I met a really interesting group of people recently.
We came together by chance.
The hole is getting deeper! Collectively the impact of the onlookers encourages more effort to be engaged in digging ever deeper.
The hole for me represents a toxic pit. You could think of it as representing an organisation.
To my mind this is not the solid foundation upon which to build or develop a successful business. And yet the actions of key players within the business cause our efforts to be directed to the wrong place.
We need to be building not digging! Ok for the engineers amongst you, technically we do need some sort of foundation, but it must be sound.
To do this we need to stop doing the stuff that we do in the way that we currently do it. We need a change in leadership mindset. Hierarchy drives behaviour, and leads to unintended consequences.
This group of business people came together to look at opportunities to gain a competitive advantage for their business.
What struck me was the similarity in their dilemma.
Drawn from a range of blue chip, and public organisations they were all wrestling with similar issues.
They badged them differently at first. The jargon of their sector disguised the key themes that began to emerge.
Active listening and questions of curiosity soon grounded the conversations as time and space was given to enable people to talk directly to each other; to listen and to share.
Now how much time is given in the average day for that!
Some of us were better listeners than others: some keener to share their burden. But the enthusiasm of engagement shone through in the room. There was a real buzz about the place. A common pattern began to emerge.
What we learned collectively was that an enormous amount of peoples time was consumed in an average week with ‘stuff ’ – preparing papers for meetings, sitting in meetings, negotiating the politics of people and organisations
Not to mention hundreds of emails many of the .cc from around the business network inevitably protecting someone else’s back.
Much of this activity served to cover up the underlying issues- ‘the elephant in the room’. You know the one that exists in most organisations, but no one is prepared to acknowledge.
A sense of powerlessness began to emerge about the ability to act to change the system, but a keenness to understand what could be done to change the paradigm.
War stories emerged of the impact of leaders upon the success of the business.
So as a consequence it was acknowledged that there is a tendency to carry on working around the ever increasing obstacles that are placed in our way caused by a toxic culture.
A culture that is doing long term damage to the viability of the business, and importantly to the health of the people trying to do a good job on the ground.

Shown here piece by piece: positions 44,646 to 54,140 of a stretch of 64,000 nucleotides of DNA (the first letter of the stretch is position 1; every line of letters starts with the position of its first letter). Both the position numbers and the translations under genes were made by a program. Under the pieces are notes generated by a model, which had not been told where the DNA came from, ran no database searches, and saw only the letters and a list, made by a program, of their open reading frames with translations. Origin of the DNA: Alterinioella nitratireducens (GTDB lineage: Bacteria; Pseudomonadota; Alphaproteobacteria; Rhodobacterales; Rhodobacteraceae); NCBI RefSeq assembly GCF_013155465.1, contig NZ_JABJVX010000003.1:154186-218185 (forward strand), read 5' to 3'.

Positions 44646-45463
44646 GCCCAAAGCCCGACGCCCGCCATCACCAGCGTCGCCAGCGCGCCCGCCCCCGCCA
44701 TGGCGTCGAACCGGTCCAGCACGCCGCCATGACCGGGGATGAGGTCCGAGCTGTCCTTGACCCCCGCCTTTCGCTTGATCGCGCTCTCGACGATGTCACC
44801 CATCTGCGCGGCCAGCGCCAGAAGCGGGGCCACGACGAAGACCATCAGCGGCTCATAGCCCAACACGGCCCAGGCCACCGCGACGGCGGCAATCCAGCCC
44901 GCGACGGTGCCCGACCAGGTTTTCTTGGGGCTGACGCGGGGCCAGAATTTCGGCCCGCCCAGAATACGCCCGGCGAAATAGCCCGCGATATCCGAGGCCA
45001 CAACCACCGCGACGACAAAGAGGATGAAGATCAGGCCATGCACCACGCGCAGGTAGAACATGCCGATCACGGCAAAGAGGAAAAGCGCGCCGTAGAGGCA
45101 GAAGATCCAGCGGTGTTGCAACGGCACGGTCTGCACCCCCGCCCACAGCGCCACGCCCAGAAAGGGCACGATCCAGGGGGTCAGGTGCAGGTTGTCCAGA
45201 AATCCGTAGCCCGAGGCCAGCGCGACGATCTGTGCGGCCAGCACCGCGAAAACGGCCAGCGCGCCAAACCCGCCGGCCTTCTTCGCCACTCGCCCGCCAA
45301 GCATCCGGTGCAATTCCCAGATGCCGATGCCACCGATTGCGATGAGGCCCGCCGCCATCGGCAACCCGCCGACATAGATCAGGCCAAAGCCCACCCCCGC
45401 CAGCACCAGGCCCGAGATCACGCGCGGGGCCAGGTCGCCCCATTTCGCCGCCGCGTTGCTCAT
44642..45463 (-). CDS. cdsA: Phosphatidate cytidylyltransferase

It all usually starts to go wrong when leadership dictates a change. A do as I say, not as I do mentality. It the default style in western business leadership.
Can we ever be surprised that systemically nothing changes? The programmes, and projects, and year end reports will turn drift, slippage, and overspend in to a game of pass the buck around the business or on to suppliers, or even to customers.
Budgets will be reforecast and new targets set, but substantively very little will happen to change ‘the way that things get done around here’.
A different paradigm sees leaders developing a keenness to learn and understand what’s actually going on within the business, beyond the rhetoric and the reports.
One where a leader is curious to seek out fact and the root cause of issues that get in the way of people doing a great job on the ground. Someone who is passionate about the purpose of the business, and to connect with and understand the day to day customer experience at first hand.
Someone who realises that by listening to, and engaging people across the business, that they can harness the potential that exists in each of us to deliver at our best more of the time.
Sir John Whitmore, the founder of leadership coaching in the UK, own research over time evidences that on average 60% of our potential is wasted at work each day. Largely through fear and self doubt.
Alarming as the number sounds, it does not take account of the fact that everything that we do at work is not value adding. If we take account of wasteful activity in the work place the potential for improvement is probably closer to 80%.
The starting point to bring about change is to begin to raise people’s awareness to what is really going on in the environment around them, and the impact that they have upon others; and to encourage them to take responsibility for their personal actions.
Only be starting this journey can people really begin to bring about systemic change.
For many of us this is a scary proposition.
The higher up the career ladder you are the longer the distant to fall. So most people need skilled help to support them on the journey.
So getting back to the group of senior people that I met.
My impression was that one or two where curious to explore what this might mean in practice for them, and the consequences for their business.
Others were stuck in a paradigm looking down the hole hoping for a solution to emerge; and a few were beginning to plot a course of action to hook key influencers in their business.
If you want to improve your market share, and improve the bottom line them something significant has to change.
If leaders are not enabling and developing a positive and open culture to harness the potential of every employee in the business to enable it to develop and grow in the market place then they are not being effective in their job.
Will you tell them, or shall I?